Motorcyclist At Fault for Collision After Making "Poor Reactive Choice"
Adding to this site’s archived case summaries addressing collision liability, reasons for judgement were released this week by the BC Supreme Court, Vancouver Registry, addressing fault for a collision when a motorcyclist wrongly assumed a vehicle was going to come into his path of travel.
In this week’s case (Vance v. Cartwright) the Plaintiff motorcyclist was travelling southbound when the Defendant approached a stop sign. After stopping the Defendant proceeded forward then stopped after seeing the Plaintiff. The Plaintiff “reacted by deciding to go to his right…believing she was going to continue to make her left hand turn and that this would lead to a collision“. In finding the Plaintiff fully at fault for the collision Mr. Justice Saunders provided the following reasons:
 I find that the accident happened through no fault on the part of the defendant. She did what was reasonably expected of her. She stopped at the line, checked for traffic, moved forward slowly giving her improved sight lines, and when she saw the oncoming motorcycle stopped again. She cannot be held responsible for his decision to veer to the right.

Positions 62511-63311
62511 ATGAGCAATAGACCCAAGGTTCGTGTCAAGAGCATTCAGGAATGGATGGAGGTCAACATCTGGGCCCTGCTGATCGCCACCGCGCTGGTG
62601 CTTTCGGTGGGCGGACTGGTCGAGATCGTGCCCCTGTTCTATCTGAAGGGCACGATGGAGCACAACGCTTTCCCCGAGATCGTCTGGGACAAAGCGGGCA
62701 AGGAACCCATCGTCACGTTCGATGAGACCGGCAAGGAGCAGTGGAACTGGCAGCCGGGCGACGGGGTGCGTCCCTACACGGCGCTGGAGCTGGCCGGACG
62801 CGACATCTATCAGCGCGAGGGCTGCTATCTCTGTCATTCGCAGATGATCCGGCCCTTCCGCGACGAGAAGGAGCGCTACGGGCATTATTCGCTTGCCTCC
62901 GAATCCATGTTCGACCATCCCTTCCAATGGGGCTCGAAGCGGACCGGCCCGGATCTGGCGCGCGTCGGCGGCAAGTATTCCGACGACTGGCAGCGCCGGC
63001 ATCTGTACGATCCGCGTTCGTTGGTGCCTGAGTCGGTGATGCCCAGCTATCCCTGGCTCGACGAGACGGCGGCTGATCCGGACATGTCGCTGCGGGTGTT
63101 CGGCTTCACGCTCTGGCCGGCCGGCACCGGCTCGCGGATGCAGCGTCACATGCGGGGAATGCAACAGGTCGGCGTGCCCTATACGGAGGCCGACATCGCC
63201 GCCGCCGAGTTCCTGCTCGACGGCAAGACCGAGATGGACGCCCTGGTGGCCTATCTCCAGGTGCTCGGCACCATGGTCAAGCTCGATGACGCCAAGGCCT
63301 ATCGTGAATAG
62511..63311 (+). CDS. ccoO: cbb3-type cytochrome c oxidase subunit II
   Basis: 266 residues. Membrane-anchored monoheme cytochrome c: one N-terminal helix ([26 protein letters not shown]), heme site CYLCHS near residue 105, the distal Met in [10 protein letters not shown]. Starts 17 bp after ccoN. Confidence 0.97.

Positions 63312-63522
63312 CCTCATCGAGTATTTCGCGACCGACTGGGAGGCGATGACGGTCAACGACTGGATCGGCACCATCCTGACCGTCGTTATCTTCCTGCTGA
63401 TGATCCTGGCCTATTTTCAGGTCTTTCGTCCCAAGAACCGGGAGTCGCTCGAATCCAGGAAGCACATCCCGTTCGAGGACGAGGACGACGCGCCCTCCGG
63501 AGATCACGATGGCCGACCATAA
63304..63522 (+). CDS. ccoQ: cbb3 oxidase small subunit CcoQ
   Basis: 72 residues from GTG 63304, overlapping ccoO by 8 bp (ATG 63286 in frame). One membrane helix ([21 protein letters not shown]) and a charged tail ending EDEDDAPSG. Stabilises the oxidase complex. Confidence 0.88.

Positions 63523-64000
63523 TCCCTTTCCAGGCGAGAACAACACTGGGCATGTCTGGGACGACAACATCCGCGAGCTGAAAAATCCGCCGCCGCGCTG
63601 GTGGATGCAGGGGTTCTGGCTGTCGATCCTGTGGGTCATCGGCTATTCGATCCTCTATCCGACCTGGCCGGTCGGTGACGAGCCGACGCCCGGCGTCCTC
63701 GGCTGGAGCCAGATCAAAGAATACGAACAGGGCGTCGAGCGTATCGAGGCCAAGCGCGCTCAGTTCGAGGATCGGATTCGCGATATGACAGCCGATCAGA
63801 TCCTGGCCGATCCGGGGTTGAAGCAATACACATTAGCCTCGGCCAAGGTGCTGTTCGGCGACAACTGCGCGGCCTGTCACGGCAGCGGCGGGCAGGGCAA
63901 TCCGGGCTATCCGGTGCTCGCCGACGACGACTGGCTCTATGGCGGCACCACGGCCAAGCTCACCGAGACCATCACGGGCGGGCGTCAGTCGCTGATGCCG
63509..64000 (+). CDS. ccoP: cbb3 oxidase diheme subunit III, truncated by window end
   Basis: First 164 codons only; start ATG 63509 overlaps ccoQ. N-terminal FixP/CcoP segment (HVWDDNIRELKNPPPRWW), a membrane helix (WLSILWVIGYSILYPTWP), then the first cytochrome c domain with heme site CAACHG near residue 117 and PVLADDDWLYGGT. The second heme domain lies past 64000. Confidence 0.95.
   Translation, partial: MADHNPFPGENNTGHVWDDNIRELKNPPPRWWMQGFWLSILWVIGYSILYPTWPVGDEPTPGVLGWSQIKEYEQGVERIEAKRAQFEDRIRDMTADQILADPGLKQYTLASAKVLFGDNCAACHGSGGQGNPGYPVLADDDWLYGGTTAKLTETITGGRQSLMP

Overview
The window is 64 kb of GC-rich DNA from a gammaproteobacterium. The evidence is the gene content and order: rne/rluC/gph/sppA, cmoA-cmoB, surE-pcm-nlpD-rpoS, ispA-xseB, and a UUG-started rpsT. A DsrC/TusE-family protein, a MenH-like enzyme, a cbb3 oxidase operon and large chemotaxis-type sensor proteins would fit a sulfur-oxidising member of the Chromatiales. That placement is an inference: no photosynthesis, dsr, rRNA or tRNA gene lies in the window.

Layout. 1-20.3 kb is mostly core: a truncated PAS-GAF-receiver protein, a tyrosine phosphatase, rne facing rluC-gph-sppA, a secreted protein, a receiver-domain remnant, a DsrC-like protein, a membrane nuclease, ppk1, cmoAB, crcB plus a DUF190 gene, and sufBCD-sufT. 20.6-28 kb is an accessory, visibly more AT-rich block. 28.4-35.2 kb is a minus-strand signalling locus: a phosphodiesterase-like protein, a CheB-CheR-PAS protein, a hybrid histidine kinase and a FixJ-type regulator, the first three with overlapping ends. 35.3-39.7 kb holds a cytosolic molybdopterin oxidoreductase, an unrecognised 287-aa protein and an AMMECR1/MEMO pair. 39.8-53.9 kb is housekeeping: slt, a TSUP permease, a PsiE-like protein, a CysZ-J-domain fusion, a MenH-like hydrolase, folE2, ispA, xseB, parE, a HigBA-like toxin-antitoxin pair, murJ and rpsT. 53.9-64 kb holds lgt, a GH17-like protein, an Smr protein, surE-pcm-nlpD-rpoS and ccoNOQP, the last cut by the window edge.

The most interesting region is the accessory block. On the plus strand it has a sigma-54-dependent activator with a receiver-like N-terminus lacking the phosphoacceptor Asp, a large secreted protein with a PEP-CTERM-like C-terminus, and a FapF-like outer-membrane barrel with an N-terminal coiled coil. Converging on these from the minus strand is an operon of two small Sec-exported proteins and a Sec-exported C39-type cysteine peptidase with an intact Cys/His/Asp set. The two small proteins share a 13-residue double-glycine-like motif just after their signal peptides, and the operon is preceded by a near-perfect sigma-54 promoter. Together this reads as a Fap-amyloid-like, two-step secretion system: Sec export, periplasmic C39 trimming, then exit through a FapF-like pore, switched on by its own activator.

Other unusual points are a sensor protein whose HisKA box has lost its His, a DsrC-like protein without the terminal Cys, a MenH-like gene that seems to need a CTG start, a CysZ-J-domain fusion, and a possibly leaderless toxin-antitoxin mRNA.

The plaintiff says that the defendant was moving into his lane and that he felt she was committed to making her left turn. That evidence struck me as a post hoc rationalization of the plaintiff’s actions. There was nothing in the defendant’s actions to indicate she was doing anything other than proceeding forward slowly before committing to a turn.
 I find this accident happened solely due to the plaintiff’s fault. He approached an intersection which he ought to have known had limited visibility, travelling not out towards the centre line where he would have been more easily seen, but far to the right, making him less visible to the defendant. He was speeding which cut his reaction time and would have cut the reaction time of other drivers as well.
 The evidence of how he reacted when he saw the defendant’s car is, at least, equally consistent with him having panicked when he saw the defendant’s car or with him having made a poor reactive choice reflecting his lack of training and experience.
 The action is, therefore, dismissed.